Holland may be a small country but its home to some pretty amazing museums and is deemed a world leader in the field of culture and art. There are in fact seventy five museums on the country, some more popular than others, but all offer a spectacular and unique experience to those who visit.
Here we give a little more detail on Holland’s most popular museums, which can be visited on a Leger Holiday.
Did you know...
- Rijksmuseum: The Rijksmuseum was opened in 1885 and was built and resigned in Renaissance and Gothic styles by the architect P.J.H Cuypers.
- Vincent Van Gogh: It was the case that during his lifetime, Vincent Van Gogh actually only sold one painting. He constantly struggled with poverty and made a mere 400 francs when he sold The Red Vineyard, seven months before he died. Today his works sell for millions of pounds, with his most expensive reaching $148.6!
- Rembrandt: Rembrandt liked to include himself in his paintings, and can often be spotted as a spectator in his works of art. If you look closely you will spot him in The Night Watch, Raising of the Cross, The Stoning of Saint Stephen and many more!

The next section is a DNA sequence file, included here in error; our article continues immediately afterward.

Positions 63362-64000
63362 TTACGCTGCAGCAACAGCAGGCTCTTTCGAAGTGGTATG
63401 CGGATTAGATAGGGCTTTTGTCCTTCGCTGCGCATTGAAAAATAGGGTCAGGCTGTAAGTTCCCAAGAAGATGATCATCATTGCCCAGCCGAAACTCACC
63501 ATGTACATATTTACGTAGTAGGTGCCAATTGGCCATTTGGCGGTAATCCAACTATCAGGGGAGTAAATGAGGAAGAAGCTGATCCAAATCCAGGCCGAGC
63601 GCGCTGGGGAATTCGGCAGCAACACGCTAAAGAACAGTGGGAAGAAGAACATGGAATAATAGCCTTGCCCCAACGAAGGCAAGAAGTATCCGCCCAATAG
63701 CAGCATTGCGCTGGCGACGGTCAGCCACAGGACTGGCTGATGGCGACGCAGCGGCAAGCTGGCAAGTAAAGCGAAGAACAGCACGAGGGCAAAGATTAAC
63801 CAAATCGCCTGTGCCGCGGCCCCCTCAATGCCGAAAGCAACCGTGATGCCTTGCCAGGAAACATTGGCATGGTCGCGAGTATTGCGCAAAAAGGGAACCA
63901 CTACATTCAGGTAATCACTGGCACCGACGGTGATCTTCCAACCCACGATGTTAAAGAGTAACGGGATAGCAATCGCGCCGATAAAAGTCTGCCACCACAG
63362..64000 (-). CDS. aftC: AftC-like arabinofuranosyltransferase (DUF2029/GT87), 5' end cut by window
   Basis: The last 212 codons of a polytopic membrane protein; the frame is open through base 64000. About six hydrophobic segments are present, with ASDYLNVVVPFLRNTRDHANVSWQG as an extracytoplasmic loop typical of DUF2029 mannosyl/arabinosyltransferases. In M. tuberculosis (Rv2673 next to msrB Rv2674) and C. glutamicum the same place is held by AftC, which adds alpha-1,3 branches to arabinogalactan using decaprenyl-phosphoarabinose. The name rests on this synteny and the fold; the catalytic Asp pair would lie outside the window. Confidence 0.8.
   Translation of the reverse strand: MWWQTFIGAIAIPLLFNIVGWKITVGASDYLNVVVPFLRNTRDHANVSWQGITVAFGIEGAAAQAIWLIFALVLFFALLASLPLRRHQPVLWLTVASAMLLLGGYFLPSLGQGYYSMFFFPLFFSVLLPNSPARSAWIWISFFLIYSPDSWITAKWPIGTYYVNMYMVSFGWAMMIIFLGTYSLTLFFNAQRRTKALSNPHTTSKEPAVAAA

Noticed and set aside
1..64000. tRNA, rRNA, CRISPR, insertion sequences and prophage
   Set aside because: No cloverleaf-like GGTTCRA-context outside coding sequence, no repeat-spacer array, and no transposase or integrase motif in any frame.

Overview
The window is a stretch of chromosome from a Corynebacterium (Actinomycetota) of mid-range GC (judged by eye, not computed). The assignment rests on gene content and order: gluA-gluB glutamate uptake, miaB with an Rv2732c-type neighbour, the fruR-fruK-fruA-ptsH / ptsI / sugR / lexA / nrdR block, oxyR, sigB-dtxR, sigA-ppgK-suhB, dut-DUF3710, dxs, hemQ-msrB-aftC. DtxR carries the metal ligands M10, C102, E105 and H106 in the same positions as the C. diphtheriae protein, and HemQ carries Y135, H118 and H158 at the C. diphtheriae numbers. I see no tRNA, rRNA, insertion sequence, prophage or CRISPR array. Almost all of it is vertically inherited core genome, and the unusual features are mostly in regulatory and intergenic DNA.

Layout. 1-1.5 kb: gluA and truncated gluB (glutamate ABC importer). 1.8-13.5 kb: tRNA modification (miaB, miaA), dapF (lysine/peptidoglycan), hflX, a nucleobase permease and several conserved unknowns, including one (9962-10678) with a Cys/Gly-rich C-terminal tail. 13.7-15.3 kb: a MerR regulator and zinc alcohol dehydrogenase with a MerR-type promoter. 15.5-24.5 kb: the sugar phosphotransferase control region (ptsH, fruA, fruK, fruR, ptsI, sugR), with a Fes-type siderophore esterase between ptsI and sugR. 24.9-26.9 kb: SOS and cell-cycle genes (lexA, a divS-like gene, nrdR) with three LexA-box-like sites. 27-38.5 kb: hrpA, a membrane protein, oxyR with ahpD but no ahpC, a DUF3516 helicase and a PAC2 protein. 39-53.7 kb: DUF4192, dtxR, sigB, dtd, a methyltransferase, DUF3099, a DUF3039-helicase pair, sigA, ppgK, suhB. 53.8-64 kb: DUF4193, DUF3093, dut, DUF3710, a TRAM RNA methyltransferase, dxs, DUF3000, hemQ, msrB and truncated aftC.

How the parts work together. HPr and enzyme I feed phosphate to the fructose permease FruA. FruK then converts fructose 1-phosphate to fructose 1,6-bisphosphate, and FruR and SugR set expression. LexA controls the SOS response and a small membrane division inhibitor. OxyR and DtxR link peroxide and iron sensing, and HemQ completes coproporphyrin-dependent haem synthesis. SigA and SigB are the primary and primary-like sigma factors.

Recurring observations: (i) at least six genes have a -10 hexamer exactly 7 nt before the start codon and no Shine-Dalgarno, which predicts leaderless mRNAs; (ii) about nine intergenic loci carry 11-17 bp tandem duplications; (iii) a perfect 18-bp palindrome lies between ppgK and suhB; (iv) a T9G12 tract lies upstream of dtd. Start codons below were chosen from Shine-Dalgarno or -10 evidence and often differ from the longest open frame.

Situated in the capital city of Amsterdam, the Rijksmuseum is a museum dedicated to the history and arts of Holland and is the Dutch national museum. Located in museum square, which also includes the Van Gogh museum, the national museum was originally founded in The Hague, but was moved to the capital in 1808.
Within the museum you will find over 8000 works of art and historical pieces on display, dating from 1200 to the year 2000, illustrating Holland’s rich history. Famous works such as Rembrandt’s Night Watch and Vermeer’s The Milkmaid can be viewed here.
Opened in 1973 and also located in museum square in Amsterdam, the Van Gogh Museum houses many of the famous works of the popular artist. Born in 1853, Vincent Van Gogh is one of Holland’s most famous painters and created over 2000 works of art, of which 600 of these can be found at the museum, including ‘The Potatoes Eaters’ and ‘Sunflowers’, as well as around 700 letters, all written by the Dutch artist.
Van Gogh lived a troubled life and expressed his feelings and emotions in his art, his use of bold colours and expressive brushwork contributed to the foundations of modern art.
Home to the famous Dutch artist for just under twenty years, the house, situated in the centre of Amsterdam, is a now a spectacular museum, showcasing the life and art of Rembrandt.
Refurbished to look and feel exactly how it would have when Rembrandt lived there in the 1600s, a visit to the museum is like a step back in time. Displaying many of his etchings and his collection of objects he gathered from all over the world it certainly is a must visit, especially if you’re a fan of the Dutch artist.